Group BART (Best Available Retrofit Technology) requirements are incompatible with other more effective state and tribal strategies. The proposed regulation has a requirement for evaluating whether specific technological controls should be required of certain major point sources. The Grand Canyon Commission opted to establish a decreasing emissions cap which includes emissions from these sources. If the cap is exceeded, a market trading program will go into place to bring emissions back under the cap. This is a much more efficient means of meeting "reasonable progress," requirements. Furthermore, in assessing "reasonable progress," we used the same criteria that would be used to determine if technological controls should be required. BART should remain as a possible tool in the state and tribal "toolbox" of regulatory options. However, the market-trading proposal from the Commission is a much more efficient strategy for regional haze.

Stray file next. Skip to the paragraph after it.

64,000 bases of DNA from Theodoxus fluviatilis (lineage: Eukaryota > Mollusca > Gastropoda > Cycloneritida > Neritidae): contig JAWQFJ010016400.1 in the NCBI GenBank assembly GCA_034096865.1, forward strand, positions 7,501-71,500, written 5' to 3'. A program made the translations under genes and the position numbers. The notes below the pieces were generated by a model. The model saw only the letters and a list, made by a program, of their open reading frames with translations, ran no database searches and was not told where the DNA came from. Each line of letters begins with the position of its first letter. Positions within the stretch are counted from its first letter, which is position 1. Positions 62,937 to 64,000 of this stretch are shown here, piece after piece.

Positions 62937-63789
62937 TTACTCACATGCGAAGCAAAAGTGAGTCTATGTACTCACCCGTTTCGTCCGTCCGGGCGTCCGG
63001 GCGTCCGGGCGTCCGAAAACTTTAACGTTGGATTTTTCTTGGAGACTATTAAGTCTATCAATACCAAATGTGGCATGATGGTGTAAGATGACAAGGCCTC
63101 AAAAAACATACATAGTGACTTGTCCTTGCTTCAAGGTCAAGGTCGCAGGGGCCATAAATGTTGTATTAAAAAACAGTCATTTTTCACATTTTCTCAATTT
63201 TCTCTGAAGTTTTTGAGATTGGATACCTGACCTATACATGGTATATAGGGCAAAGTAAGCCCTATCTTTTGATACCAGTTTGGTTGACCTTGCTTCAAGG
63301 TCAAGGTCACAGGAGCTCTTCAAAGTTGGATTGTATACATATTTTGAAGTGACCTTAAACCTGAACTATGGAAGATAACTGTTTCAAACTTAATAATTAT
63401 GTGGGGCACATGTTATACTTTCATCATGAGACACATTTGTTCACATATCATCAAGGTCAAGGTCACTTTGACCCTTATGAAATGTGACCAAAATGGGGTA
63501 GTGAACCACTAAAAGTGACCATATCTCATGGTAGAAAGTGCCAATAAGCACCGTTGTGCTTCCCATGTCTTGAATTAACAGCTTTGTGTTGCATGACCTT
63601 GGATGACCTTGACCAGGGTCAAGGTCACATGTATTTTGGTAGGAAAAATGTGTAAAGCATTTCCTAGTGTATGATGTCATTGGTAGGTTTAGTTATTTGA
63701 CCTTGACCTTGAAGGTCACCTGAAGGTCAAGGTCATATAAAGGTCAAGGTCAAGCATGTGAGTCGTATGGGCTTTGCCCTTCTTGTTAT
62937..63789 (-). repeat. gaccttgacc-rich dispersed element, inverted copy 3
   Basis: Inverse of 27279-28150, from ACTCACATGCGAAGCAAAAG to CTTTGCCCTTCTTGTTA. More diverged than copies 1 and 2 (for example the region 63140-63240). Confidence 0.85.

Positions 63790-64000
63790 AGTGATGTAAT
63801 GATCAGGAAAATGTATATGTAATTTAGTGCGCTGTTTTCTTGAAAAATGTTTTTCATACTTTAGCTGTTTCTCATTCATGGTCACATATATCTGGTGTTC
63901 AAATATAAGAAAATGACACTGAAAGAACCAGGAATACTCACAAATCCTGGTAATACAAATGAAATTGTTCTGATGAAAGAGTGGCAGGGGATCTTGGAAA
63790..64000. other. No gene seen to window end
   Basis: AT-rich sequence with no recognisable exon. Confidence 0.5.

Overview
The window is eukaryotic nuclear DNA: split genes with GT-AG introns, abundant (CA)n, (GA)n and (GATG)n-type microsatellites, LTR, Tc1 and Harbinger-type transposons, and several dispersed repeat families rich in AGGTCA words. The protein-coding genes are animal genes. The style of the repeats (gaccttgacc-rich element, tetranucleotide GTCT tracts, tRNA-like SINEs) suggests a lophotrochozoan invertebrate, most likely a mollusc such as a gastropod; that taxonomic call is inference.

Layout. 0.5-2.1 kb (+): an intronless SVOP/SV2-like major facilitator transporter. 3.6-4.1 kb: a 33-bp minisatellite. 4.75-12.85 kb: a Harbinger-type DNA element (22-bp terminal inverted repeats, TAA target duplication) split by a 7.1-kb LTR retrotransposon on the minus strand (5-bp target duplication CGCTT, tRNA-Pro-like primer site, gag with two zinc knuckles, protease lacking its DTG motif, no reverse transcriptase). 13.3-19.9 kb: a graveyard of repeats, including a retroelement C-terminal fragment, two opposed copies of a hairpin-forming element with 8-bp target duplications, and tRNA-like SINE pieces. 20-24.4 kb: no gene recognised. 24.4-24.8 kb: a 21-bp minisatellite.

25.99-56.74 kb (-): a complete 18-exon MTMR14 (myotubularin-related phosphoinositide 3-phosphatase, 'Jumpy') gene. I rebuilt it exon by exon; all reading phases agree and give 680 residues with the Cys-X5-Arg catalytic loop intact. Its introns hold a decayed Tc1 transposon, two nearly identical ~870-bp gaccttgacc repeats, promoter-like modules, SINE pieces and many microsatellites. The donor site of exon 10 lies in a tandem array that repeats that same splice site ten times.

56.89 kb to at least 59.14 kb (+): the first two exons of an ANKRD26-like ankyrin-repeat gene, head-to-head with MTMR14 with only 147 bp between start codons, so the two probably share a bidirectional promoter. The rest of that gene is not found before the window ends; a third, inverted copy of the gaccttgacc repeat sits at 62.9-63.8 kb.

Prescribed fires, those fires planned by federal and state land managers, will have a significant impact on visibility and regional haze in the West. Procedures, to coordinate the reduction in impacts from prescribed fires, are critical to the effectiveness of the regional haze regulation.

We have identified a number of other issues which need to be corrected in the proposed regulation. These have been submitted to EPA under the auspices of both the Western Governors' Association and the WRAP. These comments are available to you upon request. Our success is dependent on a workable regulation and the investment of resources -- time and money -- in regional strategies.